He’s a talented box-to-box player and Liverpool fans thought he was on the verge of breaking into the first team last season as a regular - at least for the cups as a starter and a bench player for the league - until he picked up an injury that sidelined him for the second half of it.
Since then he’s been working his way back with the U23s so it’s a little hard to say where his progress is at as a first team player.
Clearly he’s got talent on the ball, a cool head in possession, and can pick a pass. But whether he’s going to hit the ground running in a highly competitive environment is a bit of a question mark, and despite his talent he is still fairly raw - and, right now, a bit of a jack of all trades sort. He won’t be the answer if you’re counting on him either to be the primary anchor player or the one providing the bulk of any attacking threat from midfield and is probably best suited to playing in a three with a true holding player behind him and more of a natural ten ahead.
He also needs to grow into his frame a bit - right now, he’d best be described as lanky. That doesn’t seem to get in the way of his ball control in tight situations, though, and he should be able to help Sunderland in both possession and transition. He just won’t be blowing people up defensively or dribbling past five before scoring a goal himself.
He’s a useful all-rounder, though, and really did seem on the verge of breaking into the first team at Liverpool regularly this time a year ago before the injury set him back. If he’s back to that point, he’s good enough to improve most midfields in the Championship as long as he’s not being asked to be the defensive or attacking specialist.
Ashley Fletcher (on loan from Boro)
Ashley Fletcher is another young loanee with a point to prove - except, his point is perhaps that bit stronger than a few of the others we’ve brought in during this transfer window.
Having started out at Manchester United, he then moved on full of promise to West Ham, who gave him his big break before he transferred again, this time to Middlesbrough for £6.5m quid just this summer gone - a fee that far exceeds our total spend on about 15 players in the last two transfer windows.
Fletcher has been a victim of circumstance at Boro - in short, he’s one of about five forwards that they have vying for a starting berth, the most high profile of which is £15m club-record transfer Britt Assombalonga.
With that in mind it’s pretty easy to see why it hasn’t worked out for him, but in order to add some context we spoke to Boro Fan TV presenter and friend of the site, Jimmy Lees.
There are a number of reasons (why it hasn’t worked out), to be honest. First of all, Garry Monk went striker-happy in the transfer window and bought Britt Assombalonga, Fletcher and Martin Braithwaite in addition to Patrick Bamford and Rudy Gestede.
Because of this, time on the pitch has been limited for the lad. Therefore, he had to impress instantly to keep his space in the team but, also, in order to impress our very impatient fans.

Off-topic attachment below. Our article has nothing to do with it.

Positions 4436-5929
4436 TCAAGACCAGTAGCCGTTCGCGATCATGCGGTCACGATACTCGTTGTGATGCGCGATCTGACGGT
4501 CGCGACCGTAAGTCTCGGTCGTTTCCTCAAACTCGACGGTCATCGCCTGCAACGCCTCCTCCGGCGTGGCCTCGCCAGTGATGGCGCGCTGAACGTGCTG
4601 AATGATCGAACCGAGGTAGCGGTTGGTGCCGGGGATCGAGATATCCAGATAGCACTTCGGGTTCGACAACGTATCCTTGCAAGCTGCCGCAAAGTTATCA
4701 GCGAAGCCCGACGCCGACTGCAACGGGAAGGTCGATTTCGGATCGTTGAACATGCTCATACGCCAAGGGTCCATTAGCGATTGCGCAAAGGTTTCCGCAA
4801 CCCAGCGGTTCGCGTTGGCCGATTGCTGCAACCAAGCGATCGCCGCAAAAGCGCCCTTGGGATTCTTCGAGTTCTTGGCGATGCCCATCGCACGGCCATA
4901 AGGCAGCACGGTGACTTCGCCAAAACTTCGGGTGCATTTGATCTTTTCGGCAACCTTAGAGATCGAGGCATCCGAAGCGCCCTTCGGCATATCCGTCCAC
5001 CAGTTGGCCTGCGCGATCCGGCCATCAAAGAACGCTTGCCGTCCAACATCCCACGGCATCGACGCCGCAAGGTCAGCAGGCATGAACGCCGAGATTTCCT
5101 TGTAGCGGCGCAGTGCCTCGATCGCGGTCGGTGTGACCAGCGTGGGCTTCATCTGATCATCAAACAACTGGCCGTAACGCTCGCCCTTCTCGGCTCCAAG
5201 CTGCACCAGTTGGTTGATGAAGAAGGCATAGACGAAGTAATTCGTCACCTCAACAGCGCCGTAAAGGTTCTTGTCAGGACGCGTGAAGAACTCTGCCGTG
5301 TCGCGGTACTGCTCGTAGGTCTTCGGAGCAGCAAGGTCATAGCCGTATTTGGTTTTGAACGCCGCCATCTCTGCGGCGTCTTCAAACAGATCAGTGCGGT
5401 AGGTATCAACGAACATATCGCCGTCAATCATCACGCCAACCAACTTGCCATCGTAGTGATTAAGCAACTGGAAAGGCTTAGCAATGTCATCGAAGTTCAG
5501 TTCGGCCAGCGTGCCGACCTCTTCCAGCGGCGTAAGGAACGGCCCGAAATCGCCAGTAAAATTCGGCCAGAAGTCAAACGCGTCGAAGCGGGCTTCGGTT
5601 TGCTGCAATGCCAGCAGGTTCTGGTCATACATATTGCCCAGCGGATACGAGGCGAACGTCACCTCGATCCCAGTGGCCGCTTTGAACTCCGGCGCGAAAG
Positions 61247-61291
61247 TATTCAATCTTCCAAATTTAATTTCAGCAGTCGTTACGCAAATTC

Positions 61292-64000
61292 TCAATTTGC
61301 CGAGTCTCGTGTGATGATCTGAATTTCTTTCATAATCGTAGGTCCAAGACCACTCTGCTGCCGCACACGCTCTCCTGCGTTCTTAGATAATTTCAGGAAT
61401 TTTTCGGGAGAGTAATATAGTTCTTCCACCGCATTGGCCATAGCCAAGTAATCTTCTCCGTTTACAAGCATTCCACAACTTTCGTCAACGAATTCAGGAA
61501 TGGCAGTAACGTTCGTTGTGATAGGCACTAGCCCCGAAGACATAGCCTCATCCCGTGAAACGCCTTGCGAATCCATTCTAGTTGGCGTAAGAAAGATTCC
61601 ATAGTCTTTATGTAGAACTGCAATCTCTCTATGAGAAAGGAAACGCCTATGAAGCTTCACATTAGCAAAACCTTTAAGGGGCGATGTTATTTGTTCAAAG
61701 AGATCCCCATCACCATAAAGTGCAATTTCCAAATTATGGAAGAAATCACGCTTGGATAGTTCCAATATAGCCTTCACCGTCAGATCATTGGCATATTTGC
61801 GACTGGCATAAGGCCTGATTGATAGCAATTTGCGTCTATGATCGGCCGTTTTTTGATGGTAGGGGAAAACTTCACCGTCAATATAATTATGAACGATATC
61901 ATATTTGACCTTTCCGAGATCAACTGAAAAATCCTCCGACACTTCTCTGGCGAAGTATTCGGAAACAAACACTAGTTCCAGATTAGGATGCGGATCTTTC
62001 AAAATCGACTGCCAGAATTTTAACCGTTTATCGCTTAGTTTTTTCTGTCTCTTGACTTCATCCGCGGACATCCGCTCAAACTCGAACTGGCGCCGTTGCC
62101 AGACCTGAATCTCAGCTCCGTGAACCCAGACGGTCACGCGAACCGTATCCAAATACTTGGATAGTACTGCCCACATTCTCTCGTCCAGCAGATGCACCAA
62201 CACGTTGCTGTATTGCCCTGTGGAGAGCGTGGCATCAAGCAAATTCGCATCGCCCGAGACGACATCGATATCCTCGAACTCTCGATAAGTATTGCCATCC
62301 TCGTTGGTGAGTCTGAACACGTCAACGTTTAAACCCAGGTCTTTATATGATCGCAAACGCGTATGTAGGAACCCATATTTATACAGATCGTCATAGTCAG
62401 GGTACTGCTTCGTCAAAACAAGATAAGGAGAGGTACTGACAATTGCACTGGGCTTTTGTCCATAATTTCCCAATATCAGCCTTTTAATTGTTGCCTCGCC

You can see there’s a talented footballer in there. This move just hasn’t been right for him. I think he has a point to prove now, which is exactly the kind of player Sunderland need in my opinion. If you can give him a run of games and get his confidence up, then you have a player. Will your crowd be patient enough with him, though?
He can finish. He has pace - a nice drop of the shoulder. He’s good in the air. He just needs a run of games to get match fit. He’s scored a few for us without hardly playing.
Like most young strikers, he needs confidence. I think that Chris Coleman could be a great manager for him.
Lee Camp (on loan from Cardiff)
Has tracksuit, will travel - Lee Camp arrives at Sunderland having traipsed all over the Football League throughout his 16-year career as a professional footballer.
Quite what we can make of this is up in the air, but there’s no denying that the player adds freshness to an area of our squad badly in need of it.
Whether Camp will be immediately installed as number one isn’t yet clear, but having spoke to The Star’s Rotherham United writer, Paul Davis, we can feel just a little bit better about what we might have to come from the former Northern Ireland international.
Lee Camp is a hero in the eyes of Rotherham United fans after his exploits in helping them survive in the Championship in 2015/16. He was a runaway winner of the Player of the Year award and deservedly so.
He’s not the bravest goalkeeper I’ve ever seen, but his shot-stopping was sensational. Millers supporters loved him and the way he celebrated in front of them after wins. He’’s a thoroughly decent bloke as well.
He certainly doesn’t make his defence panic in any kind of way. He’s not a keeper who’ll come and claim everything, but his defenders will learn that. His instinct is to stay close to his line. It works for him because he’s capable of unbelievable saves.
My only worry would be how long he was out through injury.